Learn what a typical marketing team looks like, and how to augment that team with either new players or evolved roles for the existing players.
- There's a useful book out there called the Team of Teams: the New Rules of Engagement in a Complex World. It was written by General Stanley McChyrstal. He was a commander of the Joint Special Operations Command for the U.S. Army. In this book, the former general describes how they evolved to be more decentralized and more tech-savvy. A lot of the values of agile were visible to me when I read the book, not the least of which was the ability for teams to work autonomously.
Marketing teams have certainly evolved since the Mad Men era, really out of sheer necessity. It used to be that a copywriter and an art director were all that a creative director needed to create groundbreaking advertising. A team of two could change the world. Now, I'm not saying that I don't believe that a team of two can't still change the world. On the contrary. But it certainly takes new skills. To develop your own team of teams in your own organization, you'll need to either add some new players or evolve the ones that you have in place now.
The typical marketing team today can be set up a few different ways. If you're a small company, each member of your team likely wears multiple hats. You might have individuals who are good at content development and can also do web development. These same folks may already do some analytics and may manage their workload really well on their own. If you're a medium sized business, then you may have more distinct roles. Copywriters, art directors, UX designers, web developers, maybe a social media manager.
Your team probably has a team leader as well. So there's some planning that's centralized and then everyone else manages their own time. Now, if you're a large company or brand, then you have a chief marketing officer, a number of different marketing directors, and then different specialist teams performing different functions, or managing different channels. To do agile marketing, no matter what size your organization, no matter what your structure is, you'll need to shift how you approach work.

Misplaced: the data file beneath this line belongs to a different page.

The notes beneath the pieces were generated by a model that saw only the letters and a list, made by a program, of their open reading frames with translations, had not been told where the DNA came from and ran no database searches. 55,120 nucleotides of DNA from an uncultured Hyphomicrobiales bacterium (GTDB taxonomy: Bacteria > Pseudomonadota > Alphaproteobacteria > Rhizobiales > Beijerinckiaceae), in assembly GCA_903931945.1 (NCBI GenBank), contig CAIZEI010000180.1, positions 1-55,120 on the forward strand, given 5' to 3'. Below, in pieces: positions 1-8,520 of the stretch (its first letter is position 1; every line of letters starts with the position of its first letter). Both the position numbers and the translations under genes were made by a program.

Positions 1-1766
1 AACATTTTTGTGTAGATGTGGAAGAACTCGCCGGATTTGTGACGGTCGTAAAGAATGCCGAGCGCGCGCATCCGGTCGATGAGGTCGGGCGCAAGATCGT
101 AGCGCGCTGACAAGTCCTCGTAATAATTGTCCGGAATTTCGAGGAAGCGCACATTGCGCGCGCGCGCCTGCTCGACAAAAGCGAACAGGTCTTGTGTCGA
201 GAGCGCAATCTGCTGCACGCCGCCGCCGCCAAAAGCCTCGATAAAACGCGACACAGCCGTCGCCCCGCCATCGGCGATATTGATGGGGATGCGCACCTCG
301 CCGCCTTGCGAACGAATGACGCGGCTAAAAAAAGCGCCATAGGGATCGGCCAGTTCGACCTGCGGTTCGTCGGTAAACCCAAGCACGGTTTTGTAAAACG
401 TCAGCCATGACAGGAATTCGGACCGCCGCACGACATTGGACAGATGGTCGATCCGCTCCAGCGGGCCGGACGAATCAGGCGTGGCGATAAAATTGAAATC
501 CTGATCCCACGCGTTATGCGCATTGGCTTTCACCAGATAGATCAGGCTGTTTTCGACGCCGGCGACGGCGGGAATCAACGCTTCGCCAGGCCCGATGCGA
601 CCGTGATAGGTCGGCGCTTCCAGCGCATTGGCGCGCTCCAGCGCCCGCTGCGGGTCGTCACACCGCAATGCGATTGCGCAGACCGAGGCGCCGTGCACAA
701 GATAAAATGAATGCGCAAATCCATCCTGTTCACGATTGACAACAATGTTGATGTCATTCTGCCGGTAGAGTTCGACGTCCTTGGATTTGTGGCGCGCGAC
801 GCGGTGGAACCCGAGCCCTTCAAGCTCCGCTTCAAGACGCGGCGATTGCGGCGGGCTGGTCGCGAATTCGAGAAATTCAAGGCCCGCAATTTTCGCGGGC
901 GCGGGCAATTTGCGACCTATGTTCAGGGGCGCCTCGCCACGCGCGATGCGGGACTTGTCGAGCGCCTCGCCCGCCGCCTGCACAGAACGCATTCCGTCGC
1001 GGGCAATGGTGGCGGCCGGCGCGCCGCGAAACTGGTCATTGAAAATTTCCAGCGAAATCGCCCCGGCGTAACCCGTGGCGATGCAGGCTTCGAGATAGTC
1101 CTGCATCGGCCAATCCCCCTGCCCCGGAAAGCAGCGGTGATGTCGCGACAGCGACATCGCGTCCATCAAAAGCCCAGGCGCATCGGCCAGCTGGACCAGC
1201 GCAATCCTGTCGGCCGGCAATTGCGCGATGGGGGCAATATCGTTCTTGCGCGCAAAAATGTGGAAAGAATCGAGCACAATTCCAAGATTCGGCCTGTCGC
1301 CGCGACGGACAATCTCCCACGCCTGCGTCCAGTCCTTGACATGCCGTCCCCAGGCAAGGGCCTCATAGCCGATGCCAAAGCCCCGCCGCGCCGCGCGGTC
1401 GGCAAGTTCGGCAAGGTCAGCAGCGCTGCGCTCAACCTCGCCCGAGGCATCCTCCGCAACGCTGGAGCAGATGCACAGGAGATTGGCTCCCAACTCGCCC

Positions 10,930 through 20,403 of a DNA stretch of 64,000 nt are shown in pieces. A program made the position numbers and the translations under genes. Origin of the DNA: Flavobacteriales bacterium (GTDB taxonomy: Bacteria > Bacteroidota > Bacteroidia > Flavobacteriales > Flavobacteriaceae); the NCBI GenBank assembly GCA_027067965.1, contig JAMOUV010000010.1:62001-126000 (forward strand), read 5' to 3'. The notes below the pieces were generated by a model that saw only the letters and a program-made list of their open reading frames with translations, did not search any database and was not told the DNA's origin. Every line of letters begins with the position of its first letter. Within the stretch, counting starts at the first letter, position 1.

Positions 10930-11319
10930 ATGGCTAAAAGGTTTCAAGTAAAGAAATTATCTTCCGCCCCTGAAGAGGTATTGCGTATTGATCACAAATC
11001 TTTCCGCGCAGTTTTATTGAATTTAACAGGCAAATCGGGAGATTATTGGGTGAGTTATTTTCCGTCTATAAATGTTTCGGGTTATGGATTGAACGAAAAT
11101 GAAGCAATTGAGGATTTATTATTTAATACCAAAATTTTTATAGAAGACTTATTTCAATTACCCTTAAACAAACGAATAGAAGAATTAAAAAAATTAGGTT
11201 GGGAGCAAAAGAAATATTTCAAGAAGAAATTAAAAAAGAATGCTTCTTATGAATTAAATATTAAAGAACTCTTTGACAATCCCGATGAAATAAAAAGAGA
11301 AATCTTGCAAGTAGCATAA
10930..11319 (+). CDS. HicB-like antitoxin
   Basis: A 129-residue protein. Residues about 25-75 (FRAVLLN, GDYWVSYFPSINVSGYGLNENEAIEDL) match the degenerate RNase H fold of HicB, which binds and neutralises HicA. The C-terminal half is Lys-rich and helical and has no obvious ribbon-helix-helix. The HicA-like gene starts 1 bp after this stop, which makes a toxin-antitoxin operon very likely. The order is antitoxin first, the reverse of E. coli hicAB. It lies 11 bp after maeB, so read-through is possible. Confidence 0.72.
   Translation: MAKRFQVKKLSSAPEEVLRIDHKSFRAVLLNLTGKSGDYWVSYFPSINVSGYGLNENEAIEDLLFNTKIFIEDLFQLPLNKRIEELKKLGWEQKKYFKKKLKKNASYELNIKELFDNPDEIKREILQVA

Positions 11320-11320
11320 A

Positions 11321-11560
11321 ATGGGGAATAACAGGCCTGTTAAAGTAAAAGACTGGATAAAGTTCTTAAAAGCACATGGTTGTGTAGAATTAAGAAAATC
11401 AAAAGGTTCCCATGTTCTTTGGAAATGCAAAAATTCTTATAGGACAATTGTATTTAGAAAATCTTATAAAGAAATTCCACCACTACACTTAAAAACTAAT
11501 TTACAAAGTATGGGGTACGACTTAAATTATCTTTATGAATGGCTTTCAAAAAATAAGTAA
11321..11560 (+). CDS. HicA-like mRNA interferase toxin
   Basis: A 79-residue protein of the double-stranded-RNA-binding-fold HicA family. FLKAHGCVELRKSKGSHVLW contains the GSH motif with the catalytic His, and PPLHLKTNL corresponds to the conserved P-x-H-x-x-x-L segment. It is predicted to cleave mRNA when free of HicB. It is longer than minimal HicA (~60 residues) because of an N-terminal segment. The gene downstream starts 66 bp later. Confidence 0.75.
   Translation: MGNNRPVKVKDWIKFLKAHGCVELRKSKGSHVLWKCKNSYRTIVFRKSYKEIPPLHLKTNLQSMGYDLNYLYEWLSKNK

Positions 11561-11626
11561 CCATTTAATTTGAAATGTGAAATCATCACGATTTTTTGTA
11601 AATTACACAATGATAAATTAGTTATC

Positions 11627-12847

Ensuring each team has an assigned scrum master is important. A scrum master helps coordinate stand-up meetings and they help remove blockers for the different team members. This way, work can move forward quickly. And each team needs an assigned marketing program owner. This is important because they oversee things from a business value creation standpoint. A marketing program owner oversees the business value that the marketing programs are creating. The marketing program owner also works as a coach to help put the necessary project charters in place, to help advocate and orchestrate buy-in, and to head up some of the organizational change management.
Also, have a few assigned lead actors. These are individuals who can model the impact of agile marketing and can lead the charge and help mentor others. Finally, having alignment with either your IT or your data science department, or both, and really having team members with these skills on your own team can help too.
- Who needs agile marketing?
- Triangulated vs. circular workflows
- Core values of agile marketing
- Data's role in marketing
- Analytics for agile marketing
- Reviewing best practices for data-driven marketing
- How to effectively bring a team together
- Using agile marketing tools